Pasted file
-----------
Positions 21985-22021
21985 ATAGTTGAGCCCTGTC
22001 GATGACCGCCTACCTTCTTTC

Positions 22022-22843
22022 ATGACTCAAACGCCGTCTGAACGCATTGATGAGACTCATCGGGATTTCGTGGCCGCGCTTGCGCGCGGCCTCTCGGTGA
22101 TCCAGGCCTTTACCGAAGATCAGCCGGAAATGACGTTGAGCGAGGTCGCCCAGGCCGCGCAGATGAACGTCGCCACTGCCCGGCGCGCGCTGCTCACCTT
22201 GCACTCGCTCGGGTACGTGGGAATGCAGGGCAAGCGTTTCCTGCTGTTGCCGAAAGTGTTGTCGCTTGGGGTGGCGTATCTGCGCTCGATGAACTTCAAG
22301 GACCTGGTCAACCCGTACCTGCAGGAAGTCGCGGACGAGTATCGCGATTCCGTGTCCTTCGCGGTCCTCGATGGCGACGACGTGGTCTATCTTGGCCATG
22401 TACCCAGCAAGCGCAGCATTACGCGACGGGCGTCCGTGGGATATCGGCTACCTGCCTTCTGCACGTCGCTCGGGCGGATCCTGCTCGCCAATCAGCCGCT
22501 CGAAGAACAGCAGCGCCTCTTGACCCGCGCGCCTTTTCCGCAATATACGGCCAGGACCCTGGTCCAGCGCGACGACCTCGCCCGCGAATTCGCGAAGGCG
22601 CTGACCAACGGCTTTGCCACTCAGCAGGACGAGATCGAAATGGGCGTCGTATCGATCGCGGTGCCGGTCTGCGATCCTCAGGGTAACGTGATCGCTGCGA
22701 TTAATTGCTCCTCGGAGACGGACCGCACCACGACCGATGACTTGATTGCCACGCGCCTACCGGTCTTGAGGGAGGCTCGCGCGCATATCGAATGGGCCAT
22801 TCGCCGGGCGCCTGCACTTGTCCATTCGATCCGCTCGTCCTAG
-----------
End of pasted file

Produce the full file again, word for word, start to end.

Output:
Positions 21985-22021
21985 ATAGTTGAGCCCTGTC
22001 GATGACCGCCTACCTTCTTTC

Positions 22022-22843
22022 ATGACTCAAACGCCGTCTGAACGCATTGATGAGACTCATCGGGATTTCGTGGCCGCGCTTGCGCGCGGCCTCTCGGTGA
22101 TCCAGGCCTTTACCGAAGATCAGCCGGAAATGACGTTGAGCGAGGTCGCCCAGGCCGCGCAGATGAACGTCGCCACTGCCCGGCGCGCGCTGCTCACCTT
22201 GCACTCGCTCGGGTACGTGGGAATGCAGGGCAAGCGTTTCCTGCTGTTGCCGAAAGTGTTGTCGCTTGGGGTGGCGTATCTGCGCTCGATGAACTTCAAG
22301 GACCTGGTCAACCCGTACCTGCAGGAAGTCGCGGACGAGTATCGCGATTCCGTGTCCTTCGCGGTCCTCGATGGCGACGACGTGGTCTATCTTGGCCATG
22401 TACCCAGCAAGCGCAGCATTACGCGACGGGCGTCCGTGGGATATCGGCTACCTGCCTTCTGCACGTCGCTCGGGCGGATCCTGCTCGCCAATCAGCCGCT
22501 CGAAGAACAGCAGCGCCTCTTGACCCGCGCGCCTTTTCCGCAATATACGGCCAGGACCCTGGTCCAGCGCGACGACCTCGCCCGCGAATTCGCGAAGGCG
22601 CTGACCAACGGCTTTGCCACTCAGCAGGACGAGATCGAAATGGGCGTCGTATCGATCGCGGTGCCGGTCTGCGATCCTCAGGGTAACGTGATCGCTGCGA
22701 TTAATTGCTCCTCGGAGACGGACCGCACCACGACCGATGACTTGATTGCCACGCGCCTACCGGTCTTGAGGGAGGCTCGCGCGCATATCGAATGGGCCAT
22801 TCGCCGGGCGCCTGCACTTGTCCATTCGATCCGCTCGTCCTAG